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Thursday, June 11, 2015

Medical Association public hearing about Physician Assisted Suicide

"...allowing physicians to participate in what amounts to assisted suicide may cause more harm than good. The provisions of the bill are fundamentally incompatible with the physician's role as healer, would be difficult or impossible to control and would pose serious societal risks."

This public hearing testimony provided by the Maine Medical Association explains a point of view in opposition to physician assisted suicide. Although this end of life issue is cloaked by emotion, the inclusion of others who will be asked to participate in this practice, is seldom considered.

Testimony of Gordon Smith Esq.

Testimony of the Maine Medical Association in Opposition to l..D. 1270, An Act Regarding Patient-directed Care at the End of Life to The Joint Standing Committee on Health and Human Services Cross Office Building, Room 209 May 15, 2015, 9:30 am 

Senator Brakey, Representative Gattine and members of the Committee, I am Gordon Smith, of East Winthrop, testifying today on behalf of the Maine Medical Association which l serve as Executive Vice President. 

The Association represents the interests of over 3700 Maine physicians, medical students and residents. The Maine Medical Association appreciates the good intentions of Senator Katz and the bill's cosponsors in presenting L.D. 1270 which would authorize a physician to prescribe a fatal dose of medication to a terminally ill patient under speci cally described circumstances and subject to several regulatory protections. If enacted, Maine would become one of a handful of states, including Vermont, Oregon, Washington and Montana, which allow such a practice. 

Maine voters rejected similar legislation in a ballot referendum in the year 2000. Given that other states have actual experience now since that time, it certainly is reasonable for the Legislature or the voters to take another look at this. And it is understandable that some patients in extreme duress such as those suffering from a terminal, painful debilitating illness may decide that death is preferable to life. 

However, allowing physicians to participate in what amounts to assisted suicide may cause more harm than good. 

The provisions of the bill are fundamentally incompatible with the physician's role as healer, would be difficult or impossible to control and would pose serious societal risks. The Code of Ethics of the American Medical Association, enforceable against Maine physicians as standards of practice by the medical licensing boards, in , Section 2.211 (attached to my testimony) prohibits a physician from taking the action called for in L.D. 1270.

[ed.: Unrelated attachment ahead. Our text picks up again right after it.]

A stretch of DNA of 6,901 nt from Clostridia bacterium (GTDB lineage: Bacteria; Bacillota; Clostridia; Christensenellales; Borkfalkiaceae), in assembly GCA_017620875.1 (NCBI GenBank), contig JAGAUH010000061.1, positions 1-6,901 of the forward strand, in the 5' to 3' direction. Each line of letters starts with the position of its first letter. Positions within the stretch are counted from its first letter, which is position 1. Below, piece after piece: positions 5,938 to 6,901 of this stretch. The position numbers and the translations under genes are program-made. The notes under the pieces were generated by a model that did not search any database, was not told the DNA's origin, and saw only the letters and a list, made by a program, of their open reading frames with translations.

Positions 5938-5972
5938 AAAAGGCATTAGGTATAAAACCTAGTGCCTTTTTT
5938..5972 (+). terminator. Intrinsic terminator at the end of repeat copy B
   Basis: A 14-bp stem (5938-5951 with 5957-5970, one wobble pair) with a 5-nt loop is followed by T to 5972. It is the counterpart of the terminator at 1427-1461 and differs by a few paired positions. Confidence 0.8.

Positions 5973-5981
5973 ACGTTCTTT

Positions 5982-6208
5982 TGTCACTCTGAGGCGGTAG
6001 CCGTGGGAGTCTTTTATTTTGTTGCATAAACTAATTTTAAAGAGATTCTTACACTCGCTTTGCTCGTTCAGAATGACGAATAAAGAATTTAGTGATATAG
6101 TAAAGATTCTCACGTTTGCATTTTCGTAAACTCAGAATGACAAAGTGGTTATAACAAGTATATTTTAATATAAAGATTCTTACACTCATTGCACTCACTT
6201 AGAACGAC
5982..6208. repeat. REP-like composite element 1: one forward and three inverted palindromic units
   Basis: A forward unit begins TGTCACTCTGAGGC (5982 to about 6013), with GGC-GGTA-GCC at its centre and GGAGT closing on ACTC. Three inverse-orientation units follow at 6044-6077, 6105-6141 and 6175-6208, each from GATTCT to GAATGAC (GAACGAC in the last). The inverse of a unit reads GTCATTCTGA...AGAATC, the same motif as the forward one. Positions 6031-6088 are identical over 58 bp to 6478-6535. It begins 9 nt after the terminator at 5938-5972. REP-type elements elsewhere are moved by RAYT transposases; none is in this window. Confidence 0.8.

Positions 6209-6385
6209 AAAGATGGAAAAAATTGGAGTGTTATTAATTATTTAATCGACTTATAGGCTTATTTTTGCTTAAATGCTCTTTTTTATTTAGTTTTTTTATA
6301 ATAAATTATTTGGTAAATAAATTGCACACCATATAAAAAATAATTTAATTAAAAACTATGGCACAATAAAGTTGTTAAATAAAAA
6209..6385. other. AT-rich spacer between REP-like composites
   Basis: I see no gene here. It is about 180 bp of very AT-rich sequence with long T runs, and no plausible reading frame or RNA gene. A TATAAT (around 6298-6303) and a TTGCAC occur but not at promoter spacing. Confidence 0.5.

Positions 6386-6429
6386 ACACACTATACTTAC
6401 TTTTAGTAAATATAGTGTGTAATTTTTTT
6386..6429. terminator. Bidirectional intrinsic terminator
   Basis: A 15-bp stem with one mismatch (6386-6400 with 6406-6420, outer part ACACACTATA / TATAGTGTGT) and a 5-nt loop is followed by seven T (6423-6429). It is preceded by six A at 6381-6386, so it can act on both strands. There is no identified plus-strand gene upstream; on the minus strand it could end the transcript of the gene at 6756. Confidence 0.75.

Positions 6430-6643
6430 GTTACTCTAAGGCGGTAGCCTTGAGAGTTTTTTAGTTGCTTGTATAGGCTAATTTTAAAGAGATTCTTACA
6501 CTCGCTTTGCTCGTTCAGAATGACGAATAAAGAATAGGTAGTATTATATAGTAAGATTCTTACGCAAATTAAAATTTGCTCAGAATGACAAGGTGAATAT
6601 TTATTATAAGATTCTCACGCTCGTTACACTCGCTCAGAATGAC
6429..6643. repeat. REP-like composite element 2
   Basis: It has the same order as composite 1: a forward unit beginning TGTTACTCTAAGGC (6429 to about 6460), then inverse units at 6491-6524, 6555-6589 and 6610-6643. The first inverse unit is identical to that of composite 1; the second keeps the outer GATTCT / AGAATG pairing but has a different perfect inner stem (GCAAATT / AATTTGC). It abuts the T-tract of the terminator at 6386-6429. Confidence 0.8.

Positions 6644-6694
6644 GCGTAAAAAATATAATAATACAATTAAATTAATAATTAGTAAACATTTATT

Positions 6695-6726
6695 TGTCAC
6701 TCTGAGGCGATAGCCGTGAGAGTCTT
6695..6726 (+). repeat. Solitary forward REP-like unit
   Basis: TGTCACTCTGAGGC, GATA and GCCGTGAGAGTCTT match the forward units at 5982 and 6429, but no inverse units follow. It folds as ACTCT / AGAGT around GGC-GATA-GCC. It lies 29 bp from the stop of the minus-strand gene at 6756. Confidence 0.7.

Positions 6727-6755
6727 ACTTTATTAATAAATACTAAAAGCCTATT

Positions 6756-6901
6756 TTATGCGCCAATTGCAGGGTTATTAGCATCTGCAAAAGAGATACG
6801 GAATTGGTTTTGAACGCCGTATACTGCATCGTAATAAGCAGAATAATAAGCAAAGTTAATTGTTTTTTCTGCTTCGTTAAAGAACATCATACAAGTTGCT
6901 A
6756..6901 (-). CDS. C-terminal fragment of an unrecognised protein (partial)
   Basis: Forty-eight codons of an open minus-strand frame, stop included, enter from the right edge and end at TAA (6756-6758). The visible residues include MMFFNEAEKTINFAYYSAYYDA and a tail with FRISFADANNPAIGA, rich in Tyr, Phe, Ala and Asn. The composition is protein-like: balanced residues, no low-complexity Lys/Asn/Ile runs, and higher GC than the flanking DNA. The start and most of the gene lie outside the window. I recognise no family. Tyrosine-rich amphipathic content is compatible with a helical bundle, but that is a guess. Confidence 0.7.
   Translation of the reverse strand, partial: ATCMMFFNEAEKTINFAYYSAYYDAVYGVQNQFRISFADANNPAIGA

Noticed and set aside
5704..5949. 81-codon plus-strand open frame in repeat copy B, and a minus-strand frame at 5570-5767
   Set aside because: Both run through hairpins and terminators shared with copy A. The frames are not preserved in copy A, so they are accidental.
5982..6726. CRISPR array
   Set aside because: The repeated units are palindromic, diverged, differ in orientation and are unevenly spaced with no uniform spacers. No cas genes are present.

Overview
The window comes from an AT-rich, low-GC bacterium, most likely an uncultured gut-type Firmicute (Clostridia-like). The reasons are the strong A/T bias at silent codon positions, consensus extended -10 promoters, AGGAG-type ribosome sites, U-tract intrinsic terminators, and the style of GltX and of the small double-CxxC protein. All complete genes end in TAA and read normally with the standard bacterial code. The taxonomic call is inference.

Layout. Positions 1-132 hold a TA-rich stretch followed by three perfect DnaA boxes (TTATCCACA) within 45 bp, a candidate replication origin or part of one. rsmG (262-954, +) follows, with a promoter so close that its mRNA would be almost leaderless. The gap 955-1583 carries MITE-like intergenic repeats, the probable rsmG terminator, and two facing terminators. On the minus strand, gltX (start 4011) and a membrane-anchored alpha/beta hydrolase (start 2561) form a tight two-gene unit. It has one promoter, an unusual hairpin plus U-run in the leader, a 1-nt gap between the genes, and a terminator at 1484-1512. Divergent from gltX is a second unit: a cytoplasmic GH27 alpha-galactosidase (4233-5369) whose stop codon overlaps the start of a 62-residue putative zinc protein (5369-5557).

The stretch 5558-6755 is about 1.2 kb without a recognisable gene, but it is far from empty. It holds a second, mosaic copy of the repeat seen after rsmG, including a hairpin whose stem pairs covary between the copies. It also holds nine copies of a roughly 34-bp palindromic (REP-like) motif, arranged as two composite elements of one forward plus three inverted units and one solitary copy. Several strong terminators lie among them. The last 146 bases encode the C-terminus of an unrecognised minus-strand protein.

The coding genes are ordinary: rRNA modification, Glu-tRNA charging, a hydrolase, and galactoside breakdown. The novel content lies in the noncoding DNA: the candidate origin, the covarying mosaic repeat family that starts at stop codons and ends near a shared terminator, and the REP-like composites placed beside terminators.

Passage of the proposal would put physicians in a conflicting position of honoring legal patient wishes or upholding their professional ethical code. 

Rather than working with patients to end their lives, physicians should aggressively respond to patient needs at the end of life. Among the options available are hospice care, palliative care, specialty consultations, pastoral support, family counseling, conscious sedation, and other modalities. 

Patients near the end of life must continue to receive emotional support, comfort care, adequate pain control, respect for patient autonomy and good communication. You will hear from many opponents of some of the risks and dangers associated with this type of legislation. One significant one is that patients who may be without insurance coverage may chose suicide out of financial concerns...specifically not wishing to be a burden on their families. Such a decision should not have to be made in a just society with the resources that are available in our state and nation. A second risk is that despite the attempt in the bill to provide protections, the lives of our vulnerable elderly will be devaIued...the right to die may for them become the duty to die. And finally, physicians do not wish to play God. No one knows when a person's time on this earth is up, or when our "expiration" date arrives, as my late father Ezra used to say shortly before his good death at the VA Hospice last November at the age of 91. What a loss it would have been to our learned society if Stephen Hawking had taken advantage of this type of law had it been available in England when he was found to be terminally ill with ALS while still in college. He lives on today in his early 70's enjoying his children, grandchildren and still engaged in his research and writing. 

Thank you for the opportunity to testify and I would be happy to answer any questions you may have.

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